Putting it delicately, it is not entirely unknown for barristers not to comply perfectly with disclosure obligations. Accordingly, the new Law is a dangerous place for barristers whose new leaf turning might be imperfect to be operating. My advice is that barristers and their clerks should do everything possible to ensure that everyone understands that any briefs in fact governed by the old Act are in fact so governed. Giving disclosures under the new Law in relation to briefs governed by the old Act will give rise to arguments that the barrister is estopped from denying the operation of the new Law. Whether or not they are meritorious may not entirely determine whether they succeed, and even if they don’t they will be a pain in the neck. But more to the point, if disclosure is given under the new Law it may amount to non-disclosure under the old Act, with the severe (even if not as severe) consequences of non-disclosure under the old Act (see, e.g., ss. 3.4.17, 3.4.45).
How to fix problems with disclosure
There is likely to be increased activity in relation to challenges to fees post-1 July 2015 because everybody is thinking about the new provisions. What should a lawyer concerned about his or her compliance with the letter of disclosure law do by way of risk minimisation? The answer may be: resolve a dispute about fees by accepting a discount in return for a promise that the resolution is a once and for all settlement of the dispute. That gives rise to an accord and satisfaction and arguably the cause of action to have the fees taxed merges in the accord and satisfaction: see Beba Enterprises Pty Ltd v Gadens Lawyers  VSCA 136. Whether the right to taxation may be ‘contracted out of’ in that way other than by a ‘sophisticated client’ in light of s. 3.4.26(5) of the old Act (compare s. 180(4) of the new Law) is a question on which the Supreme Court has reserved in a case I argued last week.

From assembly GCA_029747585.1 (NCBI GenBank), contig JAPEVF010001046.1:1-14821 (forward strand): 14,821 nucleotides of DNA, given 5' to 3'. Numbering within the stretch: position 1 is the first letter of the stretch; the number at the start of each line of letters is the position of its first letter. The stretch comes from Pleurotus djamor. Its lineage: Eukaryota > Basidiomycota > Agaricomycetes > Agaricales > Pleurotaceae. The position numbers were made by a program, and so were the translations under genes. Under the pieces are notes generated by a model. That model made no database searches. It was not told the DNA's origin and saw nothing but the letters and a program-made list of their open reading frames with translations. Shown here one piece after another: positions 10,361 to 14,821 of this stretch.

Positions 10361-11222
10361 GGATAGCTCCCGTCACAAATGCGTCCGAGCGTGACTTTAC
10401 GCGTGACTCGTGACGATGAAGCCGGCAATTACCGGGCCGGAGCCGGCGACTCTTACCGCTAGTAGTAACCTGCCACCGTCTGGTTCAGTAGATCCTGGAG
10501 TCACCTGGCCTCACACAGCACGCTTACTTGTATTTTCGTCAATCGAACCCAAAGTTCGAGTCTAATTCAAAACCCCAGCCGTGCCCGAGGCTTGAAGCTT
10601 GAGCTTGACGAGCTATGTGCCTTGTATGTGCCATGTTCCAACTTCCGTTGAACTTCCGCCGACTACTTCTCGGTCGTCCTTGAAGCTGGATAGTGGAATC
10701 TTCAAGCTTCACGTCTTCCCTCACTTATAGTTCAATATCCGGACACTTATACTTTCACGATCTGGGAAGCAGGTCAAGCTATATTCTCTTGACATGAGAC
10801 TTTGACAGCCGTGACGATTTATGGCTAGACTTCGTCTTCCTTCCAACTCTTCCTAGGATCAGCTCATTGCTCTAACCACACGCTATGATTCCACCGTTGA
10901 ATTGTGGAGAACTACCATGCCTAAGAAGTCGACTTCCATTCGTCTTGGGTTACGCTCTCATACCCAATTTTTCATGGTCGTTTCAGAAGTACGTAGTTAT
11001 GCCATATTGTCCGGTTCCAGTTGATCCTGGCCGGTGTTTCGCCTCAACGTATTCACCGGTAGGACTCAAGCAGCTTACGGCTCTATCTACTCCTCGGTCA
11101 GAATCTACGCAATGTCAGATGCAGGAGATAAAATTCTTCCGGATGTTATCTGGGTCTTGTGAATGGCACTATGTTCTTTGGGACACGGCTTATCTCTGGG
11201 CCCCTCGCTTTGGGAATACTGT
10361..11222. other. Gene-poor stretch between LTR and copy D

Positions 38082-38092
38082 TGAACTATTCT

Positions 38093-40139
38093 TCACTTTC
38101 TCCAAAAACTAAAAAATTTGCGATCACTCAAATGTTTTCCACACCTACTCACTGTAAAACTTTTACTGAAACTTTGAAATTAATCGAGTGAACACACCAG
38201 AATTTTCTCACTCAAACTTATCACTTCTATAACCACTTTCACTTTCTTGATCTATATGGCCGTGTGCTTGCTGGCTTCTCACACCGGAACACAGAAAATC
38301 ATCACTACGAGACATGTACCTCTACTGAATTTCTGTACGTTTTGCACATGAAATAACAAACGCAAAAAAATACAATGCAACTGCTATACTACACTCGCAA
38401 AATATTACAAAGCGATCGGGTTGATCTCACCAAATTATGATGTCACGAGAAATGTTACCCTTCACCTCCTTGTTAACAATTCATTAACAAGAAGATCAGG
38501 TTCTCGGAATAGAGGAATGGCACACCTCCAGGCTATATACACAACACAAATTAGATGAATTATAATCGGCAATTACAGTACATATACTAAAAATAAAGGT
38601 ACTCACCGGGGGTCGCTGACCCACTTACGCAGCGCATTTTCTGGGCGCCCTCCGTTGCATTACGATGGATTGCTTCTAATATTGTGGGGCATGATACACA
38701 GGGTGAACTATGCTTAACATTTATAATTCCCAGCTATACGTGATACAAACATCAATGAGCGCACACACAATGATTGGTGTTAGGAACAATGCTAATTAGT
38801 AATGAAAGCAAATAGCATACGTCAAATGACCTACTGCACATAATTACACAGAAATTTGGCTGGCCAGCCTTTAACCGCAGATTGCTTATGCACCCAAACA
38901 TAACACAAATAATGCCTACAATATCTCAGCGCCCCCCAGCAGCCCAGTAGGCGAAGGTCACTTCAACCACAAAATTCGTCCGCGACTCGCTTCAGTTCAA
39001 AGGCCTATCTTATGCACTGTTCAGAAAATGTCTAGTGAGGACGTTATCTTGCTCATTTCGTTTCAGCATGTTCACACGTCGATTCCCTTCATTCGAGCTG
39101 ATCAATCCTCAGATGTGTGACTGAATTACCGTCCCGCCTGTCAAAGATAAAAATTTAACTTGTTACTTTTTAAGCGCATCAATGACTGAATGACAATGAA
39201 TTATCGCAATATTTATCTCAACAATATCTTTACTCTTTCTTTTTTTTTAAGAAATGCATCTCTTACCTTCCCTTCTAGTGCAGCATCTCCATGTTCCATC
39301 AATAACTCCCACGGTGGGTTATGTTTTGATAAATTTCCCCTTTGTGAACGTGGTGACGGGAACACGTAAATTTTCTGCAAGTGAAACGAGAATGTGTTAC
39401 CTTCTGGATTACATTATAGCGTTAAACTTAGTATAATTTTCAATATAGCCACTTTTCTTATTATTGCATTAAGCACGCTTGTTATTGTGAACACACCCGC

Such an accord and satisfaction entered into without a disclosure of the lawyer’s interest in avoiding the consequences of disclosure defaults might be vulnerable to being set aside in equity by reference to the law of fiduciary obligations.
‘If a law practice is retained by another law practice on behalf of another client on or after the commencement day in relation to a matter in which the other law practice was retained by the client before the commencement day—
(a) Part 4.3 of this Law does not apply in respect of the other law practice in relation to that matter; and
(b) in that case the provisions of the old legislation relating to legal costs (other than provisions prescribed by the local regulations) continue to apply.’
- VCAT construes Legal Profession Act’s transitional provisions: “matter”
- The costs disclosure provisions in statutes regulating the profession are not codes
- Costs disclosure obligations and consequences of not complying: part 1
- Costs disclosure obligations and consequences of not complying: part 4
- Applications to set aside costs agreements